The Times is reporting tonight that the "Gang of 10" Democratic senators designated to come up with a health care reform bill that can pass has agreed to put the public option on ice. It's not entirely clear what liberals got in return yet but here's the outline as picked up by Robert Pear and David Herszenhorn:
The Senate majority leader, Harry Reid of Nevada, said on Tuesday night that he had reached “a broad agreement” among a group of 10 Democrats who have been working to resolve the dispute over a proposed government-run insurance plan that has posed perhaps the biggest obstacle to major health care legislation.If this is accurate in basic outline, some key questions: 1) If the compromise "private option" doesn't control costs effectively, how "hard" a trigger will be set for how strong a public option? Cf. that Urban Institute paper arguing that a "hard" trigger -- one set off by clear metrics and hard to circumvent -- for a strong public option -- one with pricing tied to Medicare rates -- could be more effective at controlling costs than the relatively weak public options in the House and Senate bills. 2) What percentage of the cost of providing health care to the uninsured would be encompassed by offering Medicare to the 55-64 set? I would imagine a very high percentage. And would that make for a cheaper risk pool in the insurance exchanges? 3) Would Medicare really be extended to all the uninsured aged 55-64? Or will the eligible pool be pared by a zillion cuts? 4) Will Republicans howl that Medicare expansion is "worse" than a public option? And are they "right" -- i.e., would it bring the U.S. that much closer to single payer or at least monopsony (government control over health care pricing)?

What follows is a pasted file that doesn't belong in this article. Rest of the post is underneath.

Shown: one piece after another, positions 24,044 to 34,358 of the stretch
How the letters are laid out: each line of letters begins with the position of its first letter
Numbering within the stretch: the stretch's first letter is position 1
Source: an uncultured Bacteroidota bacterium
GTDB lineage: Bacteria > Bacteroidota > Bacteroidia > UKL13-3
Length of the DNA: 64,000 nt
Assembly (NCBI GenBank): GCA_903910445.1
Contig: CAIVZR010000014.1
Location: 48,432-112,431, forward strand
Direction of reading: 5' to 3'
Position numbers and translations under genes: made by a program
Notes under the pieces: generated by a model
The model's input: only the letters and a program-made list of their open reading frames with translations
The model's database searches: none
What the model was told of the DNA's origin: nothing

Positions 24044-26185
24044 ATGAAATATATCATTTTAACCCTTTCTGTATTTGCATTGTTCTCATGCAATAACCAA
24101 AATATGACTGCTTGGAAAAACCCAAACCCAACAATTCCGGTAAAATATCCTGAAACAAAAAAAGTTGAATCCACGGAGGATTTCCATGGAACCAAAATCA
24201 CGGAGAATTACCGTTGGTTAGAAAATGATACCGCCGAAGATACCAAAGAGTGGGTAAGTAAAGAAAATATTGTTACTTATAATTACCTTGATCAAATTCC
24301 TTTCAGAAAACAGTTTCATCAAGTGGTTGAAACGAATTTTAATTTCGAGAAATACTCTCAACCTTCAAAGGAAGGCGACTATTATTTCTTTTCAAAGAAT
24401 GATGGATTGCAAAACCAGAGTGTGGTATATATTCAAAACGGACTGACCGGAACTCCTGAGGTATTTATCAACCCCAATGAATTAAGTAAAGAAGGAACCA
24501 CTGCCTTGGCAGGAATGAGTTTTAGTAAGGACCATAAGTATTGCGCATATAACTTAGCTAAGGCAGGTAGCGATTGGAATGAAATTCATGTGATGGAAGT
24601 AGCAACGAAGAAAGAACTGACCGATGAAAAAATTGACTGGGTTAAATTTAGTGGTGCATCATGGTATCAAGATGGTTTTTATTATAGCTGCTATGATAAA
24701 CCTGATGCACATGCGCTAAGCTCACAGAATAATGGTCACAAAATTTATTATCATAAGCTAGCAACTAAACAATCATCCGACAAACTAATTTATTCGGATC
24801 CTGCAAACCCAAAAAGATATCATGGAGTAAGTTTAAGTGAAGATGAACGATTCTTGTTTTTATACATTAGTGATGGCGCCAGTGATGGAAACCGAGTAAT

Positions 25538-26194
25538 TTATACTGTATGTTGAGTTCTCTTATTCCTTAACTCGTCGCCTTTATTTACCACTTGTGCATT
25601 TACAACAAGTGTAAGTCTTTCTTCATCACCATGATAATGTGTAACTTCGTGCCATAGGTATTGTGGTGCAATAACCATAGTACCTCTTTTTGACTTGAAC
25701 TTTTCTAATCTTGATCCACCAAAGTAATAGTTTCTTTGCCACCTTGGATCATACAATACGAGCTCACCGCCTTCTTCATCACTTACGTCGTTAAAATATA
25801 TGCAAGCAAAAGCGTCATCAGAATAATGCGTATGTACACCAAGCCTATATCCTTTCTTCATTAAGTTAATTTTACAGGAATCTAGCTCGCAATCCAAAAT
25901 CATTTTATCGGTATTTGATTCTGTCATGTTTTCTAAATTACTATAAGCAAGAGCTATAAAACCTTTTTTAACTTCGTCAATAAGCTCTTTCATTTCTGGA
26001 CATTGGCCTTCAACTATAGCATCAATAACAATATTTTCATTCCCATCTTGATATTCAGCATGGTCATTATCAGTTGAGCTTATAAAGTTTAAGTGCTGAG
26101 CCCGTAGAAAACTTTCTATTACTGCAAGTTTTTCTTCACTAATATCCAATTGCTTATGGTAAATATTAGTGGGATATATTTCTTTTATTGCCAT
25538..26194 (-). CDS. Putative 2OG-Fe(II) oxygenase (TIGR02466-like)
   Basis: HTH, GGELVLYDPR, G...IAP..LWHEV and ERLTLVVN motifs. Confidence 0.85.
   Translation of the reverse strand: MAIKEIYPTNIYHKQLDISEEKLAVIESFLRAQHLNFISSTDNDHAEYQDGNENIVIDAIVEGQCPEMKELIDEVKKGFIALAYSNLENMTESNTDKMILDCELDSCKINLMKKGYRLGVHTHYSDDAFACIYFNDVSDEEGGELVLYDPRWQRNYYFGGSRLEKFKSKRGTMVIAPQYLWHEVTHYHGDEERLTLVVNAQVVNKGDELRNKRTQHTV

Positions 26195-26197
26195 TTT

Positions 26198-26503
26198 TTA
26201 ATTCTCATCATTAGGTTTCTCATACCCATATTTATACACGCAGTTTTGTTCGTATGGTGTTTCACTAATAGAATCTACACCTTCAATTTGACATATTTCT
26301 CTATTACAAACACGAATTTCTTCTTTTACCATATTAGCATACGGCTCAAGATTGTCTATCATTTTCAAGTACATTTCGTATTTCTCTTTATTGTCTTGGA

Mr. Reid refused to provide details, saying only that the group of 10 senators – five liberals and five centrists – would be sending proposals to the Congressional Budget Office for analysis. The broader Senate Democratic caucus appeared to be in a state of confusion with even some senior party leaders saying they were unaware of any agreement.
But Democratic aides said that the group had tentatively agreed on a proposal that would replace a government-run health care plan with a menu of new national, privately-run insurance plans modeled after the Federal Employee Health Benefits Program, which covers more than eight million federal workers, including members of Congress, and their dependents.
A government-run plan would be retained as a fall-back option, the aides said, and would be triggered only if the new proposal failed to meet targets for providing affordable insurance coverage to a specified number of people.
The agreement would also allow Americans between age 55 and 64 to buy coverage through Medicare, beginning in 2011.
None of the usual scholarly suspects pushing the basic template of Democratic health care reform like the look of the pseudo-public option at the center of this rumored compromise. But the right trigger for the right public option, paired with a huge expansion of Medicare and the concurrent cuts to Medicare Advantage, looks at least potentially like an effective cost-controlling package.
UPDATE 12/9: Brian Beutler at TPM clarifies the nature of the new "nonpublic" option and its relation to a public option trigger:
...one of the trade-offs will be to extend a version of the Federal Employees Health Benefits Plan to consumers in the exchanges. Insurance companies will have the option of creating nationally-based non-profit insurance plans that would offered on the exchanges in every state. However, according to the aide, if insurance companies don't step up to the plate to offer such plans, that will trigger a national public option.If this is accurate, it's worth noting that a) the plans within the FEHBP look-alike would be nonprofit, and b) the "trigger" would be insurance companies' failure to participate, rather than metrics of spending or affordability. Also, according to The Wonk Room, the "triggered" public option would look like the option in the House bill, rather than a stronger plan tied to Medicare. Finally, people aged 55-64 opting to buy into Medicare would be unsubsidized up until 2014 but subsidized thereafter.
Finally, there's this vague but tantalizing tidbit from Beutler: "the group has tentatively agreed to new, and strengthened, insurance regulations, which the aide could not divulge at this time." Strong coverage rules for all insurers could be more important than the provenance of the participants.